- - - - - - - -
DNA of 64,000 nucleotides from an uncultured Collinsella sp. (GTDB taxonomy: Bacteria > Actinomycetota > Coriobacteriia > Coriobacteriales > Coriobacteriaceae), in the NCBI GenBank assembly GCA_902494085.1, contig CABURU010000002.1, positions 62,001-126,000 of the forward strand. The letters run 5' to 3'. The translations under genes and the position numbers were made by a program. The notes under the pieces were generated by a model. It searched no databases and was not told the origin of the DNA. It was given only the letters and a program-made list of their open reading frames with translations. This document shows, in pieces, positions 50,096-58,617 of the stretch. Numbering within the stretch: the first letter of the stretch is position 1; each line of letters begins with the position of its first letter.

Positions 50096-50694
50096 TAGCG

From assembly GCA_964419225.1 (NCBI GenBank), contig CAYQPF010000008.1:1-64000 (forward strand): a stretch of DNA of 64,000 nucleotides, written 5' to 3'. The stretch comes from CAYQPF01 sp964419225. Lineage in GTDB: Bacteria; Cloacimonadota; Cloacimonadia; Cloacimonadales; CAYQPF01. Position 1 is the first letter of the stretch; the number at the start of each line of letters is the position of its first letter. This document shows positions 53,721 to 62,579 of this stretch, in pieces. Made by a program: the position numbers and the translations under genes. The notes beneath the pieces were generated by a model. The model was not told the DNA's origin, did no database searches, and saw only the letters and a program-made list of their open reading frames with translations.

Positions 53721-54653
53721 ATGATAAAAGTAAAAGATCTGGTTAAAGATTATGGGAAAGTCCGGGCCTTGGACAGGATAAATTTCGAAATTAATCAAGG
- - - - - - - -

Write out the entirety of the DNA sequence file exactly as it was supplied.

DNA of 64,000 nucleotides from an uncultured Collinsella sp. (GTDB taxonomy: Bacteria > Actinomycetota > Coriobacteriia > Coriobacteriales > Coriobacteriaceae), in the NCBI GenBank assembly GCA_902494085.1, contig CABURU010000002.1, positions 62,001-126,000 of the forward strand. The letters run 5' to 3'. The translations under genes and the position numbers were made by a program. The notes under the pieces were generated by a model. It searched no databases and was not told the origin of the DNA. It was given only the letters and a program-made list of their open reading frames with translations. This document shows, in pieces, positions 50,096-58,617 of the stretch. Numbering within the stretch: the first letter of the stretch is position 1; each line of letters begins with the position of its first letter.

Positions 50096-50694
50096 TAGCG

From assembly GCA_964419225.1 (NCBI GenBank), contig CAYQPF010000008.1:1-64000 (forward strand): a stretch of DNA of 64,000 nucleotides, written 5' to 3'. The stretch comes from CAYQPF01 sp964419225. Lineage in GTDB: Bacteria; Cloacimonadota; Cloacimonadia; Cloacimonadales; CAYQPF01. Position 1 is the first letter of the stretch; the number at the start of each line of letters is the position of its first letter. This document shows positions 53,721 to 62,579 of this stretch, in pieces. Made by a program: the position numbers and the translations under genes. The notes beneath the pieces were generated by a model. The model was not told the DNA's origin, did no database searches, and saw only the letters and a program-made list of their open reading frames with translations.

Positions 53721-54653
53721 ATGATAAAAGTAAAAGATCTGGTTAAAGATTATGGGAAAGTCCGGGCCTTGGACAGGATAAATTTCGAAATTAATCAAGG